The reality is that my kids, me, my sister, my husband - we are as far from being Korean as we are from being Egyptian or Russian. We might look like a Korean and pass for one on the streets of Seoul, but as soon as we open our mouths, our Americanism pours right out. Not just in what we say or how we say it. But in how we think, walk, laugh, carry ourselves, etc. For someone to say “You’re not American because you don’t look like one.” Well then, you might as well strip us of our complete identity. It’s like every time someone shouts out “Go back to your own country!” Something inside of us dies just a little bit.

This past spring, youngest came home from kindergarten deeply upset. When I asked her what was wrong, she explained that she was sitting at lunch with 2 of her friends H and M, who are both blond and blue-eyed. Two boys were sitting across from them and were commenting on how pretty H and M are, listing how pretty their eyes were and their long hair, etc. They then turned to youngest and began to comment on how ugly she was in comparison. Youngest was devastated. I was proud of her for standing up to them. Telling them to stop or she would move to another table. When they didn’t stop, she made good on her threat and moved away. I was proud of her for taking a stand, but my heart broke for her. She asked me if she really was ugly because she didn’t have blonde hair and blue eyes. “No,” I said, “you are beautiful inside and out but some people just are blind and can’t see a diamond shining so bright in front of them. But that’s ok. It’s their loss so don’t even waste your time thinking about them.”

Even in kindergarten, children learn to recognize differences and to comment on them. While I did call the school and had the teacher have the boys apologize to youngest, can we really blame children for deep rooted societal prejudices? They told youngest she was ugly because she was different. Her eyes were different, her cheeks were different, even the one asymmetric dimple she has was different. I told her different is good. I hope she remembers that and never lets this become insecurity.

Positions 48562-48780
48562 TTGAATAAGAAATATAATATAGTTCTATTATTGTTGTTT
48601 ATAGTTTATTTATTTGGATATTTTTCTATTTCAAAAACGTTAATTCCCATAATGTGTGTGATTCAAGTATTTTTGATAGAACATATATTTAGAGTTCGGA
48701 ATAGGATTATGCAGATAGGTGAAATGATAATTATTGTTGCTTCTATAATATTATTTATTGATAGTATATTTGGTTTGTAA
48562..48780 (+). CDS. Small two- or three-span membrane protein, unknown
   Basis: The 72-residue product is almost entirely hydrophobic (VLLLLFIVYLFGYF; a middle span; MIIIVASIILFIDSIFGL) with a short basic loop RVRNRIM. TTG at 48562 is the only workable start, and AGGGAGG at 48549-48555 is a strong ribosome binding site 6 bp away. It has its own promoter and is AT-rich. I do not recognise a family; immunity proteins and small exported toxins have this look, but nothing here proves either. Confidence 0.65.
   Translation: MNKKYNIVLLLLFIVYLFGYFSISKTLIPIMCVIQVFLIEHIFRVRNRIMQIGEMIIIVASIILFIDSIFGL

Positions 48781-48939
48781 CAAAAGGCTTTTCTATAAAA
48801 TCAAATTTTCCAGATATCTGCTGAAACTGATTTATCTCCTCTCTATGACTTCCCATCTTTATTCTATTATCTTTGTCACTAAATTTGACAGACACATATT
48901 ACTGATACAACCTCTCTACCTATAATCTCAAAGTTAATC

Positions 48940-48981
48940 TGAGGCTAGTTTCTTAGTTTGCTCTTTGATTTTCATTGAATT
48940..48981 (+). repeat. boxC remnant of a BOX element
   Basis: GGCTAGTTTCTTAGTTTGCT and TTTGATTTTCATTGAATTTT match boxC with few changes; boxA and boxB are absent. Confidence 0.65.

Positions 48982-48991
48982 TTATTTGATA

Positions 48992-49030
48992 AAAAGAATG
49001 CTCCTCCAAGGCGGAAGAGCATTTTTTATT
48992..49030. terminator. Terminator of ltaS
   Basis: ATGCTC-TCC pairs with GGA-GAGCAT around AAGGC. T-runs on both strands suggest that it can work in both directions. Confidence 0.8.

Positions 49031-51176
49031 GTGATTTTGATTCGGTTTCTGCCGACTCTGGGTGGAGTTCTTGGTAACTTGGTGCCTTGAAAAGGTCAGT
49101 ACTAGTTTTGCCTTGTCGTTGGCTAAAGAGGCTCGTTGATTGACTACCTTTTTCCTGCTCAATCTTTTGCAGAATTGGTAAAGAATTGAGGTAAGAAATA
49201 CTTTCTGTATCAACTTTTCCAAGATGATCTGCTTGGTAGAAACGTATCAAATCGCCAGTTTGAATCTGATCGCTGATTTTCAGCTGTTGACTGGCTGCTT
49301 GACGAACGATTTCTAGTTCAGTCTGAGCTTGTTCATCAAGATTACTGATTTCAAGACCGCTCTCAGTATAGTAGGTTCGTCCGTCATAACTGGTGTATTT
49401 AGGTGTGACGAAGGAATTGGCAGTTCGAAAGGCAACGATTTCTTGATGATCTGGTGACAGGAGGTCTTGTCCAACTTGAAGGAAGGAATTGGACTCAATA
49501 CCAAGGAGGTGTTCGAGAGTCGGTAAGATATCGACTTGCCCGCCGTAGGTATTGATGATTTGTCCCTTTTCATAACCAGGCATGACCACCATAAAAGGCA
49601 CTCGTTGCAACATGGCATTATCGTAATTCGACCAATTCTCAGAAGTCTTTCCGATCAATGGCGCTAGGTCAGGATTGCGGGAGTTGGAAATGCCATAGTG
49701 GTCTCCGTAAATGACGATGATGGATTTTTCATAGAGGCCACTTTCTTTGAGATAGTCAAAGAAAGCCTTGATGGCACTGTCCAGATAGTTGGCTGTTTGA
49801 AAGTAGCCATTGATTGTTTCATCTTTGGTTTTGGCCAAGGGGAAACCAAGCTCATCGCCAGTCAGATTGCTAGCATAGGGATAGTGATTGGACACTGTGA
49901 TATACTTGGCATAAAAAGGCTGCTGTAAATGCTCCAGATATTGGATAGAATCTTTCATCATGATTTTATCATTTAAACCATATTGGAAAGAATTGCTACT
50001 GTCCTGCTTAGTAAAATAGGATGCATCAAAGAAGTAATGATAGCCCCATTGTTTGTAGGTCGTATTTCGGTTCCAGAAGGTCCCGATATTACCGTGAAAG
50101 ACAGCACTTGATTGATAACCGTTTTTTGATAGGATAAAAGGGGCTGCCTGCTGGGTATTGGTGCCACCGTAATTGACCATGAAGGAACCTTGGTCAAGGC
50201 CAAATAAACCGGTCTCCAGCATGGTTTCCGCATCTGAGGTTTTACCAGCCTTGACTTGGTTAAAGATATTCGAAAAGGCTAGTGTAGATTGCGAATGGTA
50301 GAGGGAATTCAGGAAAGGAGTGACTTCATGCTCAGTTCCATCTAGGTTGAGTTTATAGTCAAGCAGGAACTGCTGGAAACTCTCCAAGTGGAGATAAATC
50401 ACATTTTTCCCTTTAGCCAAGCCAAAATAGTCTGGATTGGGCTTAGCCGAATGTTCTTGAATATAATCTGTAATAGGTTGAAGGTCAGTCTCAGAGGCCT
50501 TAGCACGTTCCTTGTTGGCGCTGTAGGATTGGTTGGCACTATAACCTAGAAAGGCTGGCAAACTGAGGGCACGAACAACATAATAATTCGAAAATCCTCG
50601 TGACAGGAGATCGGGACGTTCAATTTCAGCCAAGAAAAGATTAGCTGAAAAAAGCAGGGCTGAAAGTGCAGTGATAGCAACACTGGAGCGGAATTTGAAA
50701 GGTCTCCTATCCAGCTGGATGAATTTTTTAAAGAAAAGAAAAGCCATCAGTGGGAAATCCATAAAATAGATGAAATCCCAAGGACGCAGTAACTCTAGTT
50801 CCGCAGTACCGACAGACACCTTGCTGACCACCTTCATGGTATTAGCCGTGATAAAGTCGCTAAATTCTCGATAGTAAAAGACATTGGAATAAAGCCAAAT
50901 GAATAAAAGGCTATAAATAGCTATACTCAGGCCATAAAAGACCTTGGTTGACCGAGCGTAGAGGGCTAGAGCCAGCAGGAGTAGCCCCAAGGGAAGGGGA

Many people complain that we’ve become so PC that we can’t say anything for fear of someone getting offended. To some extent, I agree with that and I don’t ask for people to be so careful with their words. But ultimately it isn’t the words that hurt but the intent behind them and sometimes the words themselves become synonymous with the intent. Calling someone oriental or making chinky eyes might not have been made with a racist intent, but the word and the action have become synonymous with an intent to be racist. So why use them? Yes we are different and I truly believe different is good. But when these differences are used as a way to stereotype people negatively, it becomes racism.

So please, don’t call me oriental. I am no devious, slant-eyed, exotic foreigner that speaks cryptically of ancient Chinese secrets. That stereotype needs to die. Help me kill it once and for all.

Apr 06

[video]

sourcedumal:

nationalballet:

Keiichi Hirano was born in Osaka, Japan and trained at the Setsuko Hirano Ballet School. Mr. Hirano joined The National Ballet of Canada in 1999 and was promoted to First Soloist in 2006. 

SHUTTER ITS GOSEI KNIGHT IN HUMAN FORM

sourcedumal:

nationalballet:

Keiichi Hirano was born in Osaka, Japan and trained at the Setsuko Hirano Ballet School. Mr. Hirano joined The National Ballet of Canada in 1999 and was promoted to First Soloist in 2006. 

SHUTTER ITS GOSEI KNIGHT IN HUMAN FORM

(via crossedwires)